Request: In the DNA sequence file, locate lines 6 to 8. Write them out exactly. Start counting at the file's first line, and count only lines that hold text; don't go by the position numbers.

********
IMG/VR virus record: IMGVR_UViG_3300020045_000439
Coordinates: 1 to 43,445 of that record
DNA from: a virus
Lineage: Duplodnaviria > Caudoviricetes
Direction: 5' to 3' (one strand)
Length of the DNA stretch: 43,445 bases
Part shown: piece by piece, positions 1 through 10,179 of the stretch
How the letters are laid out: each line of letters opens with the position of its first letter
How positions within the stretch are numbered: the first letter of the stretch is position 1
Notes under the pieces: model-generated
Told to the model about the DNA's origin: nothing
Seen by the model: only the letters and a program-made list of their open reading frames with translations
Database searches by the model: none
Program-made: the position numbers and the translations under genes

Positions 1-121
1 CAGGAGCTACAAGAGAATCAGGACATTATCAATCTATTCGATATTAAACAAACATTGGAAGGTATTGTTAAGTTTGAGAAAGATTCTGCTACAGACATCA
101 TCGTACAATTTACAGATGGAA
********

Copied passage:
Length of the DNA stretch: 43,445 bases
Part shown: piece by piece, positions 1 through 10,179 of the stretch
How the letters are laid out: each line of letters opens with the position of its first letter